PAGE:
Diabetic Eye Care Specialist

University Retina

Board-Certified Ophthalmologists & Retina Specialists located in Oak Forest, IL & Bedford Park, IL

Diabetes can cause numerous eye health problems that may lead to permanent vision loss if it goes untreated. If you need help managing your diabetes symptoms, visit University Retina at one of their locations in Oak Forest, Bedford Park, Lemont, or Downers Grove, Illinois. Their skilled team of ophthalmologists offers a wide range of services to help patients with diabetes prevent vision loss and maintain long-term eye health. Book a consultation online to get started, or call the office today.

Diabetic Eye Care Q & A

What is diabetic eye disease?

A large group of conditions can affect eye health in patients with diabetes. Among the most common are macular edema, cataracts, diabetic retinopathy, and glaucoma. Diabetic eye disease can also occur in people with prediabetes.

All diabetes-related eye conditions have the potential to cause permanent vision loss and other long-term eye health problems. But with early detection and treatment, you may be able to reverse or halt diabetic eye disease and preserve eye health.

What is diabetic retinopathy?

People with diabetic retinopathy sustain damage to the blood vessels in their retinas, which can lead to vision problems and, eventually, blindness.

What are the most common symptoms of diabetic eye disease?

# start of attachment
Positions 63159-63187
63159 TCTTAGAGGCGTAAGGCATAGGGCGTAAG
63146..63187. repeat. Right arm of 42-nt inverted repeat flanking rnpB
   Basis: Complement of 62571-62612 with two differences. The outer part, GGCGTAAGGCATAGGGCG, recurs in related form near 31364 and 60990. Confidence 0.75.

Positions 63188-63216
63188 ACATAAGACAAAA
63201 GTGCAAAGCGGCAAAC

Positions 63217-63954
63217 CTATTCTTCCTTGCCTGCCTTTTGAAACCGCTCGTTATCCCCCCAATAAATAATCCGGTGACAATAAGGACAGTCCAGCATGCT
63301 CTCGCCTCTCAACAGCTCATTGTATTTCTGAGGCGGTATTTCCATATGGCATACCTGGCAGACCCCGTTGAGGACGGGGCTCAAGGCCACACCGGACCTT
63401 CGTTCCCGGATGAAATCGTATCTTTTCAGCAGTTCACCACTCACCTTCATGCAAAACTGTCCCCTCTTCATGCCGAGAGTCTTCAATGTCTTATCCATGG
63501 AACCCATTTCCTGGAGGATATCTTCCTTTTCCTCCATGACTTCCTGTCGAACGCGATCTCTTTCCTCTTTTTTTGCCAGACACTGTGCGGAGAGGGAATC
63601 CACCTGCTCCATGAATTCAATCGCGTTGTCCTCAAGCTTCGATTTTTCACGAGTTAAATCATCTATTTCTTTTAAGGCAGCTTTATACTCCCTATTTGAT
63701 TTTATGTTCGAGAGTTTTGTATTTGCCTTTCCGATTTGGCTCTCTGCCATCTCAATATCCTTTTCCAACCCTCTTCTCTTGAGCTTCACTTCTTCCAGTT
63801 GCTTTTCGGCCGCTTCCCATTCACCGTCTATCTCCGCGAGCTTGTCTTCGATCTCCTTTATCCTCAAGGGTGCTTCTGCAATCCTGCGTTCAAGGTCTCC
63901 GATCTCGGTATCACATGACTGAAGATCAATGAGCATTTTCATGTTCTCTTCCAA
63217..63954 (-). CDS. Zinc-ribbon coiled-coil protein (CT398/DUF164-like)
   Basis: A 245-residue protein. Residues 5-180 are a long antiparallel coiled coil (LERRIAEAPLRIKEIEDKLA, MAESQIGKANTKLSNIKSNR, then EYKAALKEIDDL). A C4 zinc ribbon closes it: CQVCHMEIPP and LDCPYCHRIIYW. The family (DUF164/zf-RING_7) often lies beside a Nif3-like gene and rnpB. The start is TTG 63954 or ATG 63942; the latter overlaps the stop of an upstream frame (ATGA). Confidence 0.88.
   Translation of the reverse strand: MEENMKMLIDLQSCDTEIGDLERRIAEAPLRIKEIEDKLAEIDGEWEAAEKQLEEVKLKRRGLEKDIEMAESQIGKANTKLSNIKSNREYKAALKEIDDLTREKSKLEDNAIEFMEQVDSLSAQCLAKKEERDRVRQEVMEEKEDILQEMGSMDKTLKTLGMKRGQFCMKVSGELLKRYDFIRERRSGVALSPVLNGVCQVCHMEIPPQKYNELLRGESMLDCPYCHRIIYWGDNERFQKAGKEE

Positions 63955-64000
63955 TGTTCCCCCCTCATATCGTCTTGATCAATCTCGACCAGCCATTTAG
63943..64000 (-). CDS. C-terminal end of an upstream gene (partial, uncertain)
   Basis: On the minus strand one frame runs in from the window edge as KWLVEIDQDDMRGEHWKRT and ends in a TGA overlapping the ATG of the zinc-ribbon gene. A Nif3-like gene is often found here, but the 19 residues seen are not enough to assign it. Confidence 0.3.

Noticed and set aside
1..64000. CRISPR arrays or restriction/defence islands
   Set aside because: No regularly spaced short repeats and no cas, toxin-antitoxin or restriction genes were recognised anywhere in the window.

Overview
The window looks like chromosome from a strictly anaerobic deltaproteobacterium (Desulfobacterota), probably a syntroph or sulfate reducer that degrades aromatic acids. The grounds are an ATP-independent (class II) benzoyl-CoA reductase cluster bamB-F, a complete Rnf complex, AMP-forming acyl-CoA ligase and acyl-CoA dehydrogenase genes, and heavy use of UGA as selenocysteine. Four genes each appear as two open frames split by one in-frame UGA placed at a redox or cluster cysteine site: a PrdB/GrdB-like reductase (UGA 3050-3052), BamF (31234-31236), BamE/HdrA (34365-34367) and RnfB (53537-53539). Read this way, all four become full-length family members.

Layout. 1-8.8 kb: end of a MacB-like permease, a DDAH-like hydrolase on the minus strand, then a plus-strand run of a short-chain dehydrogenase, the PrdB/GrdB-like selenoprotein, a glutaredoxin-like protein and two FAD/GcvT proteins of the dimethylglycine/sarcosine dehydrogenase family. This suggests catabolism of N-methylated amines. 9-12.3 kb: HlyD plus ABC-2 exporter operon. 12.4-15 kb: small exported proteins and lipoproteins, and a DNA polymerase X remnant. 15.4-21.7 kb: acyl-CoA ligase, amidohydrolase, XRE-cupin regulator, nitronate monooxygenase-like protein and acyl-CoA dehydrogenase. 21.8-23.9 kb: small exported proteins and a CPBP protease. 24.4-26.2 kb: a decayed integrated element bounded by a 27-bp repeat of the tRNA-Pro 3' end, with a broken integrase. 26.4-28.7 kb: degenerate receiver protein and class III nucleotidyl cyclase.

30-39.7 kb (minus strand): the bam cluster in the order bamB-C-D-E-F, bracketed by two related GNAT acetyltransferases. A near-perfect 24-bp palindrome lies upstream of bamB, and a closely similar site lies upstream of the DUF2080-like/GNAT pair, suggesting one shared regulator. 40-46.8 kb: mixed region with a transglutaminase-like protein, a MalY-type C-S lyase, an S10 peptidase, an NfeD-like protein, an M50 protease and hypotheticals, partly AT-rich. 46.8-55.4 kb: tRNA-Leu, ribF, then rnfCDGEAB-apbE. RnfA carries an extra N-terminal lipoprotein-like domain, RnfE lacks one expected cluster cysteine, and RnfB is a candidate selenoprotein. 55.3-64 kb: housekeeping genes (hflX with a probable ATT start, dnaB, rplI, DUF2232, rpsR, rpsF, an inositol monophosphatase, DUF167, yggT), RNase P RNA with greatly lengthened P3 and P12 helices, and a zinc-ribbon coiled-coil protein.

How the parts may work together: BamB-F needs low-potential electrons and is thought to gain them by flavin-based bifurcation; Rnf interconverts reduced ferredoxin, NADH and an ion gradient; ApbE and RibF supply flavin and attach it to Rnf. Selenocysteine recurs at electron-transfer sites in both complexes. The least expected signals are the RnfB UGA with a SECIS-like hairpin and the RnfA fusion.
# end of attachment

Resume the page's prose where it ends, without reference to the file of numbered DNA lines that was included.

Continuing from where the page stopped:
The symptoms of diabetic eye disease vary, depending on the condition and how far it has progressed. But common  symptoms include:

  • Eye fatigue
  • Seeing spots or floaters
  • Irritation and inflammation
  • Blurry vision, either direct or peripheral
  • Inability to distinguish colors
  • Blank or empty patches in your field of vision
  • Partial or complete vision loss

Since diabetes and diabetic eye disease are associated with blood sugar fluctuations and immune-system health, your symptoms might vary depending on the state of your blood sugar.

What causes diabetic eye disease?

Consistently high blood sugar levels usually cause diabetic eye disease. High glucose levels can disrupt the delicate fluid levels and damage blood vessels in your eyes. When blood vessels are damaged, they can leak fluid, which causes high pressure or scarring in the eye.

How is diabetic eye disease treated?

Your physician can treat diabetic eye disease in any of several ways. Each patient’s treatment plan is unique but may include medication to stop blood vessel irritation in the eyes, or to help lower glucose levels. Surgery is sometimes required to repair a damaged retina or other parts of the eye.

One of the most important parts of treating diabetic eye disease is helping patients manage their blood sugar levels. Your physician may recommend lifestyle or dietary changes to help keep your blood sugar balanced and prevent future eye problems.

To schedule a consultation about diabetic eye disease with a specialist, reach out to University Retina today. To get started, call the office or make an appointment online.